Monday, January 24, 2011

Your Inner Glass Ceiling?

Do you know what I find incredibly weird? That so many people don't appear to be able to understand that something may have many causes, not just one cause. If I asked you what makes a chocolate-strawberry cake, none of you would insist that it's the baking powder or the eggs or the flour or even the chocolate and strawberries alone. The gateau has many components.

Just like that the reason why women earn less, on average, than men cannot be made into ONE reason. And the various explanations are not necessarily mutually exclusive alternatives but true at the same time! Sorta like a chocolate-strawberry cake. But when we move from the cake to the gender gap in earnings people somehow start focusing on one single reason. What that reason is depends on the person's prior political stance, pretty much. Conservatives, for instance, argue that women choose to earn less, either because they just do or because evolution has made them that way.

The reason I'm writing about this, again, is a study summary I came across. It had to do with testing the possibility that women are more risk-averse than men, less willing to take work with rewards which depend on competition. Here's the actual study synopsis, not the write-up I want to talk about later:

We know that women, often working at the same kind of job as men, frequently are not paid as much as men,” said John List ( , professor of economics at UChicago and an author of the paper, “Do Competitive Work Places Deter Female Workers? A Large-Scale Natural Field Experiment on Gender Differences in Job-Entry Decisions ,” published by the National Bureau of Economic Research.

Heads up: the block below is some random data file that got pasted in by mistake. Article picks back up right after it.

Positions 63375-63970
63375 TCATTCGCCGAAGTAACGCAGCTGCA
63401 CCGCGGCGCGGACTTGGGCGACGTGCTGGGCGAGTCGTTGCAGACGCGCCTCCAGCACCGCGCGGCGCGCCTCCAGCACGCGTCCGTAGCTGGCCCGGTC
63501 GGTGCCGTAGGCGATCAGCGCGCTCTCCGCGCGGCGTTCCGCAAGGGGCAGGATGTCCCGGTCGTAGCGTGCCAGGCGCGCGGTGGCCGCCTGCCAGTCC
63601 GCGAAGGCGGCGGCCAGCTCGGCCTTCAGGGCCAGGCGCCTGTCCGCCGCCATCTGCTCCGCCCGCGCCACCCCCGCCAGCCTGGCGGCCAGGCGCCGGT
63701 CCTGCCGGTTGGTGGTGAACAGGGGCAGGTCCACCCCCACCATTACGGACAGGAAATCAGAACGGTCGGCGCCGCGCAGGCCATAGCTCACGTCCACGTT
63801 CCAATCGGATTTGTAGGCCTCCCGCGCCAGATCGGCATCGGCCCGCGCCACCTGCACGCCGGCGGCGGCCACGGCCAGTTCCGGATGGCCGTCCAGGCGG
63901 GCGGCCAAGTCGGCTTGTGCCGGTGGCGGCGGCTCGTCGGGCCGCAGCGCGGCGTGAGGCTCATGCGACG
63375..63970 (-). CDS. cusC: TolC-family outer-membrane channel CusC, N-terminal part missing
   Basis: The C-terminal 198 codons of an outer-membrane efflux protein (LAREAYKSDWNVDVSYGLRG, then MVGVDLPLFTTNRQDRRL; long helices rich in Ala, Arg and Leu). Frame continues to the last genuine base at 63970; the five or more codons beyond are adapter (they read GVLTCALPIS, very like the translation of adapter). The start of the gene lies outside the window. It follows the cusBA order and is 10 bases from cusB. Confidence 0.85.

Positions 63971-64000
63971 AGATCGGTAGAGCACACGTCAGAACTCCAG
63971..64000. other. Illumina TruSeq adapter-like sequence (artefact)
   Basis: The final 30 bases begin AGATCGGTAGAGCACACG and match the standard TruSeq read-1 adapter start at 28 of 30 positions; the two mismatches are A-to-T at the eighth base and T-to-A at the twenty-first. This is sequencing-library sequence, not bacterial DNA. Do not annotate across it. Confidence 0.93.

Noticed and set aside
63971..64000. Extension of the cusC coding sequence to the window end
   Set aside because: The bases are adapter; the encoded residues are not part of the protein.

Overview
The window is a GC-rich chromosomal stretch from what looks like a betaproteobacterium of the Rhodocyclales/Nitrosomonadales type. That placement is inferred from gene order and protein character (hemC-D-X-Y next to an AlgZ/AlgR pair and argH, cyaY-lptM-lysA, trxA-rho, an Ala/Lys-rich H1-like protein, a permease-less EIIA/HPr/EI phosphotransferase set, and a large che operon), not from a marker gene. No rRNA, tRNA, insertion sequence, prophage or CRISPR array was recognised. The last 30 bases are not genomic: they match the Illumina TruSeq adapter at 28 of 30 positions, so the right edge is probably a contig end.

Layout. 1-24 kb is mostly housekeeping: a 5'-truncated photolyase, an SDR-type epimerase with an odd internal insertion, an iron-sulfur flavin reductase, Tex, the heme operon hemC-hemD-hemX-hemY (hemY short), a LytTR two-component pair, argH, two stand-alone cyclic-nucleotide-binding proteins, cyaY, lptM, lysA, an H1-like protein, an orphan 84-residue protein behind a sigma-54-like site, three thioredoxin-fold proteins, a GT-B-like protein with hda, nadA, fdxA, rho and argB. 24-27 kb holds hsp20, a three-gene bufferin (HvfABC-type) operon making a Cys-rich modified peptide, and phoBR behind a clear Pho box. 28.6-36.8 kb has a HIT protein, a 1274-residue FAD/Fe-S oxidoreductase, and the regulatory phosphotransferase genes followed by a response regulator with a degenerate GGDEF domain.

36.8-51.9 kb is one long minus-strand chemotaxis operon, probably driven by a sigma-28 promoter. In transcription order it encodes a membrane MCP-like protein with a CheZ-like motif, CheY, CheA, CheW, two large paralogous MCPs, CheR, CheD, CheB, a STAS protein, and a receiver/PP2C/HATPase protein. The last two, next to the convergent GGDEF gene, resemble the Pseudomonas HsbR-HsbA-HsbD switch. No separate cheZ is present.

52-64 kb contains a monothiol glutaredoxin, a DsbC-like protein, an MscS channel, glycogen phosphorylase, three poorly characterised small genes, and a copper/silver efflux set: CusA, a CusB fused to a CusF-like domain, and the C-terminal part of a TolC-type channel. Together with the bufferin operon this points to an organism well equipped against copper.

“Some of the explanations for the differences contend they are caused by discrimination or by women leaving the workforce to have children and then returning,” he said. “Other people have suggested that men are more attracted to competition than women, and that accounts for the differences .”

To test whether differences between men’s and women’s interest in competition actually affects their job choices, List and a research team created two advertisements on Internet job boards.

They posted jobs for administrative assistants, the most common job in the United States. One ad, which was gender-neutral, described the job responsibilities as preparing reports based on news stories and fulfilling typical office tasks. The second ad, for a sports news assistant, was similar, except that the job would entail writing reports about sports stories.